My Super-Hero Boots
Mariana Barron (+Video)
Coming from the sea and sand of Mexico, I had no idea about Canadian winters. The first snowfall seemed like magic falling from the sky, but when I fell badly on ice, and my life flashed in front of me, I realized I would have to find some superhero strength to cope with the challenge of a new country. By becoming the strength and support for others, I rediscovered my lost voice.
When I came to Canada, I didn’t know anything about winter—and of course, I didn’t know anything about winter boots either. But I’d been told I would need some. I went shopping by myself on Banff Avenue for suitable boots, and I found a pair of beautiful brown ones: flowers on the top part, laces from the bottom to the top, toasty warm on the inside, with a flat sole. I tried them on, and they were very comfortable. I asked the salesman for the price. This was before I spoke English well. He replied so fast that I didn’t understand. I asked him to write it down on a piece of paper. I saw the price, and I thought, too expensive! But I knew I needed boots, so I bought them anyway.
The first snowfall was like magic falling from the sky. I went outside—I was ready, with my precious winter boots. I was excited to wear them. I felt like a superhero, wearing the special suit. I walked bravely out into the snow with my new boots, enjoying the magic—and then I fell. I fell really badly, smack onto my back on the sidewalk. They say when you are dying, your life flashes before your eyes. Well, for me, lying on the icy cold concrete, that was the moment when my life flashed in front of me. I realized that I was in Canada, that I was by myself, far away from my family, and I didn’t speak the language.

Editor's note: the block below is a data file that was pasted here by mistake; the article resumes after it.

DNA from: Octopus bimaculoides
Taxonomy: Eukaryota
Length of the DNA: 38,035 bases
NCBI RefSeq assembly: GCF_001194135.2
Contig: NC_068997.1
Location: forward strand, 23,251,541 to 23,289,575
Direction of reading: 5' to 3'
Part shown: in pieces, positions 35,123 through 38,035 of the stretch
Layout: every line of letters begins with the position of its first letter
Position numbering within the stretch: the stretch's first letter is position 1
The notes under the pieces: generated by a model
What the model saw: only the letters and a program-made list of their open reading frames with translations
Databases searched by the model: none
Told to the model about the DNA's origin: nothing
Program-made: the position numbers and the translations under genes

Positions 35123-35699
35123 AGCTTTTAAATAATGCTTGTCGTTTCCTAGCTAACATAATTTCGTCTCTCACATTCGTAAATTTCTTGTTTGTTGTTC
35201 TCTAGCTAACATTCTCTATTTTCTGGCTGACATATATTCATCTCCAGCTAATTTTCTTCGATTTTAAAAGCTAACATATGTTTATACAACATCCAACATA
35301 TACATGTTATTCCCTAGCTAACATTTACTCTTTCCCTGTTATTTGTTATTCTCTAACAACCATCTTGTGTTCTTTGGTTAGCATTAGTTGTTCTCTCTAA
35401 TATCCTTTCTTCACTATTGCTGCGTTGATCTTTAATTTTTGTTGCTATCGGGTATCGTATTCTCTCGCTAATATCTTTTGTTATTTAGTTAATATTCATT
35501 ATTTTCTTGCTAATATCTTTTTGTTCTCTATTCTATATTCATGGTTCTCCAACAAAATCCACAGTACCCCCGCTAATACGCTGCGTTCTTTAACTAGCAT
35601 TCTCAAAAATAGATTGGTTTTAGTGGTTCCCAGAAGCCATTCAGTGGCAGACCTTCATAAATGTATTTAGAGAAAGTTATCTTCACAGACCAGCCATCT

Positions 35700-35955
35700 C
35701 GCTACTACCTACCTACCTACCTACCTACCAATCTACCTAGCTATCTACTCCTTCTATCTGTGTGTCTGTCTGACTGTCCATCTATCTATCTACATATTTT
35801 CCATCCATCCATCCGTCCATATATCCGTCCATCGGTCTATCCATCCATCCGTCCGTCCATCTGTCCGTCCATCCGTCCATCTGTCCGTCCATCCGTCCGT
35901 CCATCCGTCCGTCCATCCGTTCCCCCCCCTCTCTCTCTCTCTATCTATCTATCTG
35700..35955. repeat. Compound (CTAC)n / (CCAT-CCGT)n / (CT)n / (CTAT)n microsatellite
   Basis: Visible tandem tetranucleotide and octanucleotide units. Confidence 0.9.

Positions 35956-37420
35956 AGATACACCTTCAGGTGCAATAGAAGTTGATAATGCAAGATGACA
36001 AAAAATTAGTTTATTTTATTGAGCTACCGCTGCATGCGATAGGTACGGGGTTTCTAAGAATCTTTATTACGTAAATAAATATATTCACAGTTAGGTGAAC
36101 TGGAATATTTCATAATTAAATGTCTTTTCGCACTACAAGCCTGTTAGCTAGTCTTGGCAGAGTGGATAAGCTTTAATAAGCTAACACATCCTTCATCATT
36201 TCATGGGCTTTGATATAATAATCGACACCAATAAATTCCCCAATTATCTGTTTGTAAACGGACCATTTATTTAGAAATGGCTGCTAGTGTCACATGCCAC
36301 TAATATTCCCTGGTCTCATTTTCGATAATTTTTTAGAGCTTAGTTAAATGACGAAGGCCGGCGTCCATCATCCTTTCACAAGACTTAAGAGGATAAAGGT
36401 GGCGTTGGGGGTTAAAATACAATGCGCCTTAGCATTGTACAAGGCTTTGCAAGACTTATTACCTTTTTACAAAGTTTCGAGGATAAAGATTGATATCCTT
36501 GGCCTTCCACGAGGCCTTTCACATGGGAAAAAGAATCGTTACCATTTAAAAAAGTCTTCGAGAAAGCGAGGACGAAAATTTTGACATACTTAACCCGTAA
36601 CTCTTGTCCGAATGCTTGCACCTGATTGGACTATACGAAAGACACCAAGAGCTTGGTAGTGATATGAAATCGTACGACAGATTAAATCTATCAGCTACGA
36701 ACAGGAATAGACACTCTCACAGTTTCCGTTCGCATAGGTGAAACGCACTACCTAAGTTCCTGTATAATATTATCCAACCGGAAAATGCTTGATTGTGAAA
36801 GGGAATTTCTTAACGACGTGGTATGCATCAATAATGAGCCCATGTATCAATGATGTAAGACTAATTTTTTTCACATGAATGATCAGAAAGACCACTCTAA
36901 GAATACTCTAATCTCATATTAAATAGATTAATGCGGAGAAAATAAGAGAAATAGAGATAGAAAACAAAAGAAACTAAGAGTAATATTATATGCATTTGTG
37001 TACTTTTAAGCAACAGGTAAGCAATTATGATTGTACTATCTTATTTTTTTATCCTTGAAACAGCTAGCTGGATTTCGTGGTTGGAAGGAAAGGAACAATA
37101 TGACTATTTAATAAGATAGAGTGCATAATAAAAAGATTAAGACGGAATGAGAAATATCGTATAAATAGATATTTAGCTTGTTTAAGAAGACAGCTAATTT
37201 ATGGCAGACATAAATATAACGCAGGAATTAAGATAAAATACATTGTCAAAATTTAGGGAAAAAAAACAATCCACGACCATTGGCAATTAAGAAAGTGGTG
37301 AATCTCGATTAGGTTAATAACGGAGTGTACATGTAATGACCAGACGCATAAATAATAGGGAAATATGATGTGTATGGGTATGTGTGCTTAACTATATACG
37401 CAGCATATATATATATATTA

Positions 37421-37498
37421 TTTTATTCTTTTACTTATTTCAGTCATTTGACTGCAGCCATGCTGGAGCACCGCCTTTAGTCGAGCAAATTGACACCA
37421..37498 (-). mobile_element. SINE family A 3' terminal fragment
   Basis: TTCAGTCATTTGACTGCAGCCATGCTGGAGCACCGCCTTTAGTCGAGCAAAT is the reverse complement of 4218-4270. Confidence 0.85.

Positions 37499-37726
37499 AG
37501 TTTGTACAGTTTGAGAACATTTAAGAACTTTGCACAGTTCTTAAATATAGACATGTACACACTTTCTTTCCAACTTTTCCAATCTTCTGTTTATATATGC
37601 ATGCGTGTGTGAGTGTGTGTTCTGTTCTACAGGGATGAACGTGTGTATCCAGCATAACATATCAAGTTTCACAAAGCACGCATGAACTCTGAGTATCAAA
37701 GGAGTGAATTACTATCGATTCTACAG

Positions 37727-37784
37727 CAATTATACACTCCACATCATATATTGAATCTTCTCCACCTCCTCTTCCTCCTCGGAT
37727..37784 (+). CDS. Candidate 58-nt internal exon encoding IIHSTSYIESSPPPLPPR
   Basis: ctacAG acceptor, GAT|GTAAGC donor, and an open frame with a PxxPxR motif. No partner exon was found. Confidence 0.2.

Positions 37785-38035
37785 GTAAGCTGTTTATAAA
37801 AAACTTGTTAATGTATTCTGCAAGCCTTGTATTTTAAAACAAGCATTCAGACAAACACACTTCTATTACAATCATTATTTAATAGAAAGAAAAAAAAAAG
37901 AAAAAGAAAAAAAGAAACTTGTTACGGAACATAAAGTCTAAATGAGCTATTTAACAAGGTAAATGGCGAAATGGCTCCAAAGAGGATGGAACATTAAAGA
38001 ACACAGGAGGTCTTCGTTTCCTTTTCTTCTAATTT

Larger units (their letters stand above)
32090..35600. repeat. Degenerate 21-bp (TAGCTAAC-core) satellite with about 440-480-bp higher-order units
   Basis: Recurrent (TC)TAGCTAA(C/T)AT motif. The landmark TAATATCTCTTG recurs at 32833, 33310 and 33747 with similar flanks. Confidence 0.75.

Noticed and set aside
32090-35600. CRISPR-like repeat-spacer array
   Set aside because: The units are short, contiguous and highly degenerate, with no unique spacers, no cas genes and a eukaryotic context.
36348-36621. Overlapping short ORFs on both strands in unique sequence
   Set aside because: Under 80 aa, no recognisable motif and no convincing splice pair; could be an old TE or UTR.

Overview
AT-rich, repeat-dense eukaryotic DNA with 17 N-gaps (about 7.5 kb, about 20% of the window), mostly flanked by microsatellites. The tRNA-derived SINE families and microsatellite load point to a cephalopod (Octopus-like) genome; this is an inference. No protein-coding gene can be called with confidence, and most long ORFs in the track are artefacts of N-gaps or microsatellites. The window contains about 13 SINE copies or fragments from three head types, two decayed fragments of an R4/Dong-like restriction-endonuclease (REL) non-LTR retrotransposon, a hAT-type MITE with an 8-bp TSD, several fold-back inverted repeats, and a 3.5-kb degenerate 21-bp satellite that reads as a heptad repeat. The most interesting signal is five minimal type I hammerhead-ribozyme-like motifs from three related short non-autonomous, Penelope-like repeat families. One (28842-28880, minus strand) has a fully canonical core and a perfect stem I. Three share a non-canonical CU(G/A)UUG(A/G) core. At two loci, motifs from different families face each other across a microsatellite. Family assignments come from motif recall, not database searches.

When I decided to come to Canada, I had no idea what I was about to encounter. The biggest challenge was learning English. Even though I had earned a Psychology degree back in Mexico, here in Canada, I was practically illiterate. Because I didn’t know how to communicate, I was back to zero. When you don’t speak the language, it’s like losing your voice. Very frustrating for someone who always used to have something to say!
Back in Mexico, my voice was louder because I was very confident. I was strong. I felt the power of my voice. In order to become confident again in my second language, I had to study hard, be more involved with my community, and pretend to be outgoing enough not to isolate myself—even if I didn’t speak much and only listened.
My beautiful brown boots remind me of my transition to a new life. First of all, the experience of losing my voice and getting it back slowly. Second, and more importantly, I have a family now. I fell in love with a Mexican man who was going through the same transition as me. We got married by the Bow Falls, surrounded by the amazing view, and suddenly, our family got bigger: we have two precious kids and new challenges as well.
Coming to a new country makes you vulnerable. But when you have emotional support—and when you become a support to someone—everything seems easier. When I think of being vulnerable, it is kind of like being barefoot. You are sensitive to every situation, and sometimes you feel unprotected. When someone helps you in your journey of adapting to a new country, culture, and language, they help you to build your confidence until you feel complete again. It is like they give you super-hero boots, and you become strong again.
MARIANA BARRON came to Canada from Mexico in 2008 with a work permit for two years. She met her husband, also from Mexico, and in the second year, both decided to build a life together. She has two kids and volunteers with the Bow Valley Literacy Program. Her family became Canadian citizens in 2017. She has made a career in hospitality in Banff and has taken different courses and programs to improve her English.